Cordray stated that Congress spoke on mandatory arbitration clauses by directing the CFPB to conduct a study and provide a report to Congress on the use of mandatory arbitration clauses in other consumer financial contracts. Once the study was completed, “Congress stated that ‘[t]he Bureau, by regulation, may prohibit or impose conditions or limitations on the use of ‘such arbitration clauses in consumer financial contracts if the Bureau finds that such measure’ is in the public interest and for the protection of consumers’ and such findings are ‘consistent with the study’ we performed.”
The CFPB director said that “the essence” of the proposed rule is that it would “prevent mandatory arbitration clauses from imposing legal lockouts to deny groups of customers the right to pursue justice and secure meaningful relief from wrongdoing.”
U.S. Chamber of Commerce. In oral testimony at the field hearing, Travis Norton, Executive Director for the U.S. Chamber of Commerce, Center for Capital Markets Competitiveness, called the CFPB’s proposed rule “a back-door attack on arbitration, taking the form of a prohibition on class action waivers” that is “no more in the public interest than a direct prohibition on arbitration.” Travis stated that if companies that currently subsidize arbitration programs for their customers are also required to reserve millions for class action defense, many of them will stop funding their arbitration programs. “No rational company is going to pay more to provide customers less.”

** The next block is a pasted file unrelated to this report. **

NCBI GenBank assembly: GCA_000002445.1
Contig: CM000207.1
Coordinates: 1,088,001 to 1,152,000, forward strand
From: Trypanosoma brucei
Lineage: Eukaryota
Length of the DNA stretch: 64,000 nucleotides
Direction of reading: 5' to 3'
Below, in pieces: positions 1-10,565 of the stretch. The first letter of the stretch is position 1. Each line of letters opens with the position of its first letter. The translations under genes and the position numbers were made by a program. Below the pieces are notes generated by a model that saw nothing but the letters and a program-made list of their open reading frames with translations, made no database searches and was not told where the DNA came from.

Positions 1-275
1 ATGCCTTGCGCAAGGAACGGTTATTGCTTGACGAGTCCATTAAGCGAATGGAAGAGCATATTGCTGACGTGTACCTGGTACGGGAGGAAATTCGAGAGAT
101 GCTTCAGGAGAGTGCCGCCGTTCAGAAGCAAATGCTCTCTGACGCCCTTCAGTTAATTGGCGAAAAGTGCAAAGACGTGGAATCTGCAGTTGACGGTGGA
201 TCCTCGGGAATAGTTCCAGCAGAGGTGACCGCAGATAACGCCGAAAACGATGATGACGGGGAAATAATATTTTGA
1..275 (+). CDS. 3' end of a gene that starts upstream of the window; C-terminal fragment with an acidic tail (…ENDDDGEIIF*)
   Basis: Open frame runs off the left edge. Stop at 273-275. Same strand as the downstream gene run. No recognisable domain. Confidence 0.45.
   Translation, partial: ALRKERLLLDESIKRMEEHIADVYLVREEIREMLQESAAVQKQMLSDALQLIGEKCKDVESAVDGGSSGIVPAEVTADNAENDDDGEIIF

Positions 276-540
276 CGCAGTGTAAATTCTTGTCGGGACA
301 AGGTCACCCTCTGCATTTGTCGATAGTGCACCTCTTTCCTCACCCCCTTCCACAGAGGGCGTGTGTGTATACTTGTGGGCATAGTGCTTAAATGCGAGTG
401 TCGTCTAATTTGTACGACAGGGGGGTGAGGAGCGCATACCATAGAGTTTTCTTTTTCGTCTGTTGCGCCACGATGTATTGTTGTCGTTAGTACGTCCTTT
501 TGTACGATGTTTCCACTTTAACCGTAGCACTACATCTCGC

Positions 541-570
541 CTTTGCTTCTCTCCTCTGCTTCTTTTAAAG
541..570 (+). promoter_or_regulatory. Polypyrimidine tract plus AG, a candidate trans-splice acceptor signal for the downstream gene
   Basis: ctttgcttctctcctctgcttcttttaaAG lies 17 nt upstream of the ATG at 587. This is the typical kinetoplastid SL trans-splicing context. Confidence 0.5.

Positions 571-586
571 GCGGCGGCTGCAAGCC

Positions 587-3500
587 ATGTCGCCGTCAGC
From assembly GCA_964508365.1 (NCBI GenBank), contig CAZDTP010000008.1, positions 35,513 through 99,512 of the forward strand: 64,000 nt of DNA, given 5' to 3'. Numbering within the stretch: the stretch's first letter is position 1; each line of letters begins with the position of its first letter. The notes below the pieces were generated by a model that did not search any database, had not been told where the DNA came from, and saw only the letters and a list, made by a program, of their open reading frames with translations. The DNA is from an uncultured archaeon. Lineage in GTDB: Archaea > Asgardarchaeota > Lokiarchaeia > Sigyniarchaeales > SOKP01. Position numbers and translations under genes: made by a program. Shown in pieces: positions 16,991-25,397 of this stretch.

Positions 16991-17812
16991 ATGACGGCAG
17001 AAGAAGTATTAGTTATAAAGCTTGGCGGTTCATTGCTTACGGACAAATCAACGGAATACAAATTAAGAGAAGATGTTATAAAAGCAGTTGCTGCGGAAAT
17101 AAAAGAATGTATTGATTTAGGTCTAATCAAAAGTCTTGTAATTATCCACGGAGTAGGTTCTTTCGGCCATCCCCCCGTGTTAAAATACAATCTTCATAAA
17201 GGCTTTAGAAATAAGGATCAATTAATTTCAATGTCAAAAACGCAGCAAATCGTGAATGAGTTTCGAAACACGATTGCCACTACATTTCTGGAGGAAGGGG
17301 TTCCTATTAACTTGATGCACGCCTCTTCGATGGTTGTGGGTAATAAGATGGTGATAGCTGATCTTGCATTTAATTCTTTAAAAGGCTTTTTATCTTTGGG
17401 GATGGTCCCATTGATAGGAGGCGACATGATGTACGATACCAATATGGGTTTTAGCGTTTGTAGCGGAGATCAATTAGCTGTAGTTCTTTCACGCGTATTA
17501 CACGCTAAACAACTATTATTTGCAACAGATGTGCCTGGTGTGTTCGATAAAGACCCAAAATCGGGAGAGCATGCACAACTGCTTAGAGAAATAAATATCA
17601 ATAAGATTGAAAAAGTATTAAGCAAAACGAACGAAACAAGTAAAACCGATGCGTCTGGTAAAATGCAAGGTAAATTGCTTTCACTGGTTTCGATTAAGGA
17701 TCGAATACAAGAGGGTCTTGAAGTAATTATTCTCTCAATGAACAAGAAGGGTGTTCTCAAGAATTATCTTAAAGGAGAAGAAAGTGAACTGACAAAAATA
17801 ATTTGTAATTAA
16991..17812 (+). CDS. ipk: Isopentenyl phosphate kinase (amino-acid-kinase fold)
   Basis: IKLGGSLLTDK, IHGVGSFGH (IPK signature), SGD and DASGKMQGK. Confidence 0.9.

Hensarling statement. House Financial Services Committee Chairman Jeb Hensarling (R-Texas), referring to the CFPB director as the “de facto dictator,” said that the proposed rule would restrict consumers’ ability to resolve financial contract disputes through arbitration. “This move—which will apply to some of the most common financial contracts including credit cards, checking accounts, and even cell phones—essentially hands over the keys of the CFPB’s luxury office building to the wealthy, powerful, and politically well-connected trial lawyer lobby.” Hensarling stated that the proposal was based on the bureau’s 2015 arbitration study that “was met with widespread criticism from academics and industry alike for failing to make useful comparisons between the outcomes of the various permutations of individual and class litigation versus similar claims under arbitration, as well as awards versus settlements.